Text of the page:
“Rachel is not only the one who told us all about this,” Mr. Schisgall said, “but she experienced this herself, pulled herself out of it and now works to help other children.”

Although Mr. Schisgall and Mr. Jacobson took pains not to make their movies heavy issue-based films that would alienate audiences, attracting crowds is an uphill battle. “Trade,” which had a name star in Mr. Kline, had a woeful opening weekend of $118,000 and has made less than $600,000 worldwide since opening Sept. 28. Children and exploitative sex, it needn’t be said, are not typically the means to big box-office numbers.

“Right now audiences don’t want anything serious,” said Paul Dergarabedian of the box-office monitor Media by Numbers, citing the successes of “The Game Plan”, “Bee Movie” and the spate of horror films in small theaters. “Not every movie is made to make big money. A large number of films are made each year simply because the story has to be told.”

Mr. Jacobson, of course, agrees. In addition to “Holly” he’s produced two spinoff documentaries on child trafficking and founded the Redlight Children Campaign to promote awareness of the issue and enforcement of existing laws. Like the documentary “Darfur Now”, “Holly” is more about promoting awareness than specific legislation.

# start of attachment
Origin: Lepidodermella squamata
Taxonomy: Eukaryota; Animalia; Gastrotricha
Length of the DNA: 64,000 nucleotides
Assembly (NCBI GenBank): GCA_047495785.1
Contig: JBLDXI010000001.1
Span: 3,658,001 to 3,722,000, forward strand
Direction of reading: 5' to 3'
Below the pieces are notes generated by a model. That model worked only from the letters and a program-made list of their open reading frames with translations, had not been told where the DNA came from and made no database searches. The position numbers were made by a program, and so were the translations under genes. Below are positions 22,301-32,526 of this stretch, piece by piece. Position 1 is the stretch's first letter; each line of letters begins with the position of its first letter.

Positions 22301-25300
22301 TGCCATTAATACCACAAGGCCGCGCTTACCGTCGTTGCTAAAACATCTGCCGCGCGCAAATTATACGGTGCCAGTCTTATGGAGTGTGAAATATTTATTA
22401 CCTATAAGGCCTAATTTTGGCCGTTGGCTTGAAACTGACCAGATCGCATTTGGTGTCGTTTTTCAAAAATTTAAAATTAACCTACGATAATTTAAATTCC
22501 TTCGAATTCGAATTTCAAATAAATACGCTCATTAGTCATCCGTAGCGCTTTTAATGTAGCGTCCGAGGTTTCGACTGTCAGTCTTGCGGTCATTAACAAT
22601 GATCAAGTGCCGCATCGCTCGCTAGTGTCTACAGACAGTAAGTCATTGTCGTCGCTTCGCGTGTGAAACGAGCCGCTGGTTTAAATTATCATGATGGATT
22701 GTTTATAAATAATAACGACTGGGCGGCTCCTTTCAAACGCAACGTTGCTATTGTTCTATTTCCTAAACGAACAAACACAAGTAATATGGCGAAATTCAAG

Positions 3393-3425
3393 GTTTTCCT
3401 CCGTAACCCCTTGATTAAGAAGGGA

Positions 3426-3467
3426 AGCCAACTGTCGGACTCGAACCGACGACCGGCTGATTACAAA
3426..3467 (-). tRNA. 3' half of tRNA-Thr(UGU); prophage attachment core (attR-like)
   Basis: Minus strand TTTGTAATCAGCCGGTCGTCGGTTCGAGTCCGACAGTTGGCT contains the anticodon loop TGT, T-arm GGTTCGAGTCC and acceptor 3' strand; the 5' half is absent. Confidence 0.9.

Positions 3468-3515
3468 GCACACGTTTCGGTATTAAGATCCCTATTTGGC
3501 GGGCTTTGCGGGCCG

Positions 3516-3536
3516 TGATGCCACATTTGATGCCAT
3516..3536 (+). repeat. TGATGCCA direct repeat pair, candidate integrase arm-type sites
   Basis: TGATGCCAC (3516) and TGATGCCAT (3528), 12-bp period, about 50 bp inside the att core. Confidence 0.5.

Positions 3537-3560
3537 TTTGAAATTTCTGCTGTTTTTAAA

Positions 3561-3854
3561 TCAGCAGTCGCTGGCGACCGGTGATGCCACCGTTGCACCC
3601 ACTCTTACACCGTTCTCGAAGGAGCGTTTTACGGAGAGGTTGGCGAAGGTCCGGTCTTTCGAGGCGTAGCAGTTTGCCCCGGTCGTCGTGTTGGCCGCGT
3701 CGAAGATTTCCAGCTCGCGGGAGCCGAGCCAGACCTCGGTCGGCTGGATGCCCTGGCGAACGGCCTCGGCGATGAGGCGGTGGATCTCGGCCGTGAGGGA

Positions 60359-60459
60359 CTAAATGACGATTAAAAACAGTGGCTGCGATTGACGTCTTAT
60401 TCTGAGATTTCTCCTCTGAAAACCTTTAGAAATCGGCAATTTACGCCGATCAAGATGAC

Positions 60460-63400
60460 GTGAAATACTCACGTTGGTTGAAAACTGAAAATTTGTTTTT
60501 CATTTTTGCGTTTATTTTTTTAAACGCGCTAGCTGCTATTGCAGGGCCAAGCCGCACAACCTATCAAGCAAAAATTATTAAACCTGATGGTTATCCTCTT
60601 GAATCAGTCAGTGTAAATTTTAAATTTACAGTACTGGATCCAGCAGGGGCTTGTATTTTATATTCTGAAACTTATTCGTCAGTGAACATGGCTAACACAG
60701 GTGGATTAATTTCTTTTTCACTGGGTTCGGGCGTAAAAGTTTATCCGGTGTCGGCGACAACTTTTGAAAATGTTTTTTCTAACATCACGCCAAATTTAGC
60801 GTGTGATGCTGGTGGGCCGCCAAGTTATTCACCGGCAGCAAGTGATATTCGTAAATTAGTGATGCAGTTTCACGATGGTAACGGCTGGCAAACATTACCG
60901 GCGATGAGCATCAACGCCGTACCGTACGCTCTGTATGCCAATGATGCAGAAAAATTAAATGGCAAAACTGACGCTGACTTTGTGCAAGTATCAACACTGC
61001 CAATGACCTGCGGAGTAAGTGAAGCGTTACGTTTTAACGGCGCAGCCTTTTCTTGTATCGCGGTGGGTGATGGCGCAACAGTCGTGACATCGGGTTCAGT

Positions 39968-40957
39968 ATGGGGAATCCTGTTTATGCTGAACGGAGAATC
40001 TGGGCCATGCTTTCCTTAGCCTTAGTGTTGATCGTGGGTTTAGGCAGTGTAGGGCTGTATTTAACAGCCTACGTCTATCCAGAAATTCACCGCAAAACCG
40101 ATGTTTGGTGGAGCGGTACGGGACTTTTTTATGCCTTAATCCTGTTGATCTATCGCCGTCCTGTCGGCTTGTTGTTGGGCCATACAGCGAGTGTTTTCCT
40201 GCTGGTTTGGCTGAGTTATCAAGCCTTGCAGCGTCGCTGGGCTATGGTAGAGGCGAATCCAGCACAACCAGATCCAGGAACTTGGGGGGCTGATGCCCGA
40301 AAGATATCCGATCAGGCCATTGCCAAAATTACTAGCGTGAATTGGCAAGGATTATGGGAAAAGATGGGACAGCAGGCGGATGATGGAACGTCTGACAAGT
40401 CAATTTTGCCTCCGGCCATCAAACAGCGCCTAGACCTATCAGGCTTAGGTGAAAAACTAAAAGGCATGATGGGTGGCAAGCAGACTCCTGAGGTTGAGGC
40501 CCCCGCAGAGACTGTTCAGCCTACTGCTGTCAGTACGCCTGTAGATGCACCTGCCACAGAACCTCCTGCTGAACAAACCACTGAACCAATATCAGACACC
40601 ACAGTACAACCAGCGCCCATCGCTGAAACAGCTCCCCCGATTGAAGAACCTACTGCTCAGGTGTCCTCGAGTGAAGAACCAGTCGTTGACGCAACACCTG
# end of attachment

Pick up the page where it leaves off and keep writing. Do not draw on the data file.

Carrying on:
“It’s something we could do a lot to help, and in doing so we would also help ourselves greatly,” Mr. Livingston said. “To be cynical, if you want to say America stands for something, and we’re trying to make the world a better place and bring freedom and human rights everywhere, why don’t we start with the 12-year-old girls who are being raped in back alleys? Seems like that would be a good thing to fix.”

(By John Anderson, Nov 11, 2007)

(Snapshot taken at K-11 Redlight Village, used here as illustration for the text only)


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Additional Photos by Ngy Thanh (ngythanh) Gold Star Critiquer/Gold Star Workshop Editor/Gold Note Writer [C: 471 W: 125 N: 2332] (8458)